On average, the Dead Sea loses one meter of water every year which affects the sea’s surrounding geography. In particular, sinkholes have opened up along the western shoreline after freshwater in the water table fills spaces once filled by the Dead Sea. The freshwater dissolves salt deposits in the ground, leaving unstable open spaces behind which then collapse into sinkholes.
The Dead Sea has several names.
The name Dead Sea only actually came into use in modern times, with ancient literature such as the Bible never actually using it. The Hebrews have many names for the sea, such as the Sea of Salt, the Sea of the Arabah, and the Eastern Sea. That said, they also provided the root for the sea’s modern name, Sea of Death, in works of prose. This eventually led the Arabs to start calling it by its modern name, but they also had their own names for the sea. One of those includes the Sea of Zo’ar, after an abandoned town that once stood on its shores in ancient times.
The surrounding area has a harsh climate.
The Dead Sea and its surrounding lands usually have clear skies, low humidity, and low rainfall all year round. In fact, on average, barely 2 inches of rainfall take place, while the average temperatures never drop below 32°C in the summer. Temperatures do fall in winter, though, down to a minimum of 20°C. The low elevation of the region also makes for a thicker atmosphere, which actually reduces the amount of ultraviolet radiation reaching the ground. It also allows for a higher percentage of oxygen – up to 5%, which is more than the atmosphere’s usual average oxygen content.
High concentration of chloride and bromide can be found in the Dead Sea.
The abundance of beneficial minerals in its waters made the Dead Sea nature’s ultimate spa. While the lake is 32% salt minerals, a high concentration of electrolytes, such as chloride and bromide, can be found out of the 26 beneficial minerals in its waters. Chloride keeps the cells in the body balanced, whereas bromide is a natural sedative.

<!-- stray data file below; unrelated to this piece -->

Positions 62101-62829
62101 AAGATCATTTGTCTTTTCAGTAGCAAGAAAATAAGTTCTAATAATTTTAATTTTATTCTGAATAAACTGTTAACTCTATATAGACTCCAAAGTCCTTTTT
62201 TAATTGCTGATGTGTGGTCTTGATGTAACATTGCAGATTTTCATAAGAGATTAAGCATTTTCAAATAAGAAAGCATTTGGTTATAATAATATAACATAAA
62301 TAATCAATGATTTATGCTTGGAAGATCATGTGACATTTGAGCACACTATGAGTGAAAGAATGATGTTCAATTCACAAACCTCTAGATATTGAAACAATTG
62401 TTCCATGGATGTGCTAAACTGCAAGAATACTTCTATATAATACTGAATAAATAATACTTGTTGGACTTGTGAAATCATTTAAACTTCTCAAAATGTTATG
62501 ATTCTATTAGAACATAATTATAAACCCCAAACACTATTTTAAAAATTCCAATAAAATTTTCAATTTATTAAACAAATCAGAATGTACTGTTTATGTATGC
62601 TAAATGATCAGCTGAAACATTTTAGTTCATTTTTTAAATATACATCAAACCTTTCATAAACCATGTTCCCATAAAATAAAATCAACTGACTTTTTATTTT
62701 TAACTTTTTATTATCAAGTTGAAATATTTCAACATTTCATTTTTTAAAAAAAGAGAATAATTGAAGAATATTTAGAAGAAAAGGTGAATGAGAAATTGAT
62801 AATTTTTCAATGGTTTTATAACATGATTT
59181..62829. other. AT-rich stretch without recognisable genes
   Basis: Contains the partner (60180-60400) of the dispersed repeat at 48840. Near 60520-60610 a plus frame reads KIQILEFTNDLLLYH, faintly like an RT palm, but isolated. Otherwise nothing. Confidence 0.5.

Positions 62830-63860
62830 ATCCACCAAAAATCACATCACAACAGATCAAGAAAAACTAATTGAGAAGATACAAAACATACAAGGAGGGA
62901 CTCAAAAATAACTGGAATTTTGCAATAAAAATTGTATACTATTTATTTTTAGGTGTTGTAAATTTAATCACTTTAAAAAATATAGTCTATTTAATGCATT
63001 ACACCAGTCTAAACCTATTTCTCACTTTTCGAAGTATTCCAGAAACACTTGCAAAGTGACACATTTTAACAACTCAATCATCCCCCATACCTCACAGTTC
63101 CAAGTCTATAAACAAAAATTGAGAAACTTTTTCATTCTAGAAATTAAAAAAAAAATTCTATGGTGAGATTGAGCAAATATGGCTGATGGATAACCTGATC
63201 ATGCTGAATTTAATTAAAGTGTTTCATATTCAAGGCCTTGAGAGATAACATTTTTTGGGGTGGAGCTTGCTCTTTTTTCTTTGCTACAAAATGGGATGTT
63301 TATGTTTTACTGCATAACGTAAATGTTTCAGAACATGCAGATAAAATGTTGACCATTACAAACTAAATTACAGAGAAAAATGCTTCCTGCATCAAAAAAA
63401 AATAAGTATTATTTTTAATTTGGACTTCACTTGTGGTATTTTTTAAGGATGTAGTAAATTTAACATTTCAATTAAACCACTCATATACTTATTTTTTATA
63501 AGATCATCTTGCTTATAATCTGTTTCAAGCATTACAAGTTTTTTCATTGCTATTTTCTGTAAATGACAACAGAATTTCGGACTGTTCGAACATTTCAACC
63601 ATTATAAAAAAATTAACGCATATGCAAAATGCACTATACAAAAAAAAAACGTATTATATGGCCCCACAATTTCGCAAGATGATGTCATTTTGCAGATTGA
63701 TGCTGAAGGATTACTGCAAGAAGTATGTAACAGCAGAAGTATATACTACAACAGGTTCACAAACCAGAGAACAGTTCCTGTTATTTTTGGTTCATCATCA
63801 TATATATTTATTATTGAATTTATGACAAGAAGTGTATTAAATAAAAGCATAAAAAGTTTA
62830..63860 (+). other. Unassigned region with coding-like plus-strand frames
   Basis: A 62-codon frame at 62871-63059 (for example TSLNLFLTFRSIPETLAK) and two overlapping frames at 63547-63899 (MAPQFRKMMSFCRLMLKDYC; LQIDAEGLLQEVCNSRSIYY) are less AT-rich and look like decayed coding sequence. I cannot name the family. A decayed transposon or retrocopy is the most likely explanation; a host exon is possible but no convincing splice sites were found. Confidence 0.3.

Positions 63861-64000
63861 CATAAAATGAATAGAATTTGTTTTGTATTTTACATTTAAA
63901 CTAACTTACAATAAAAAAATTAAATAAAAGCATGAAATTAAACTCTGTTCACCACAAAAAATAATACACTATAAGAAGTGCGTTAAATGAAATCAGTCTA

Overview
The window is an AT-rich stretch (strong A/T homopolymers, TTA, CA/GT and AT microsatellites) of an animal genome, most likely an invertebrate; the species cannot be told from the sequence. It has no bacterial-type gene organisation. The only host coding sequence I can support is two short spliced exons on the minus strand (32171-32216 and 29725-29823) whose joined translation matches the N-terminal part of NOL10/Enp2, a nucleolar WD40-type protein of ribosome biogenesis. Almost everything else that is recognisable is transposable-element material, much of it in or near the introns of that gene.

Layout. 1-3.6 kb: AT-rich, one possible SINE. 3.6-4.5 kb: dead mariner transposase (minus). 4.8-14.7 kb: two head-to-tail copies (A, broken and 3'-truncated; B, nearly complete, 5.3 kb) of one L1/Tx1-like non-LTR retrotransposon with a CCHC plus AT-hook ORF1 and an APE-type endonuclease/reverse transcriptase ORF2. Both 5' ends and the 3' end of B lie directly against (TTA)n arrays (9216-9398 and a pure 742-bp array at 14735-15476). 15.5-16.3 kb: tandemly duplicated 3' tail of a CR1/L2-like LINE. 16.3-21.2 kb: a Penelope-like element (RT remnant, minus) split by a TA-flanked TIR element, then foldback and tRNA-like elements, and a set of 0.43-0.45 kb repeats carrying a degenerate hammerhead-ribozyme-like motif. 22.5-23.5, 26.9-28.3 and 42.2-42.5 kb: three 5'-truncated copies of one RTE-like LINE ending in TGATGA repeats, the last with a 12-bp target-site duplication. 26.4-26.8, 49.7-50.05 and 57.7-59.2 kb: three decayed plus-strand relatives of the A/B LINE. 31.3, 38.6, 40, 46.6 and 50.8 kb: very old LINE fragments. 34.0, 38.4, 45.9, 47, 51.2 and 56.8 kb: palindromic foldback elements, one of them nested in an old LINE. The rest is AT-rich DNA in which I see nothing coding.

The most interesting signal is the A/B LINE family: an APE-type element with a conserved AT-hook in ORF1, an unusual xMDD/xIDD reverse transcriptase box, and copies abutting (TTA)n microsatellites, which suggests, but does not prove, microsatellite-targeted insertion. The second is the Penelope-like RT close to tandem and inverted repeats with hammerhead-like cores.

Life can sometimes develop in the Dead Sea.
Normally the amount of salt in the Dead Sea means no life can survive in its waters, not just plants or animals, but even bacteria. In the rare times that the region experiences heavy rainfall, the sea’s salt levels can drop below 30%. This allows life to actually thrive in the sea. For example, the wet winter of 1980 allowed red algae to bloom in the Dead Sea’s waters. So much so that they actually turned the entire sea into red from the sheer amount of algae present. However, moments like these don’t usually last very long because the water in it evaporates and salt levels rise again. And as they rise, whatever life that managed to briefly flourish in the Dead Sea, dies.
Life thrives on lands surrounding the Dead Sea, though.
Despite the harsh desert conditions, many different animal species live in the lands surrounding the Dead Sea. Common sights include foxes, hyraxes, ibexes, jackals, rabbits, and even leopards among others. Hundreds of bird species also live in the surrounding area, all of which have led both Jordan and Israel to establish nature reserves around the Dead Sea.
The Dead Sea features in several Biblical events.
Even before the Israelites left Egypt in the Exodus, the Bible recorded people living in caves around the Dead Sea. Jericho also lies just northwest of the Dead Sea, while the infamous cities of Sodom and Gomorra traditionally stood on its southeastern shores. Meanwhile, King Saul of Israel once managed to avoid getting captured by his enemies by hiding in the nearby oasis of Ein Gedi.
It remained important during Greco-Roman times.
Ships regularly crossed its waters in Greco-Roman times, with the Dead Sea forming a crossroads of trade routes across the region. Salt made up the primary commodity traded around the sea, along with agricultural goods from farms along the Jordan River.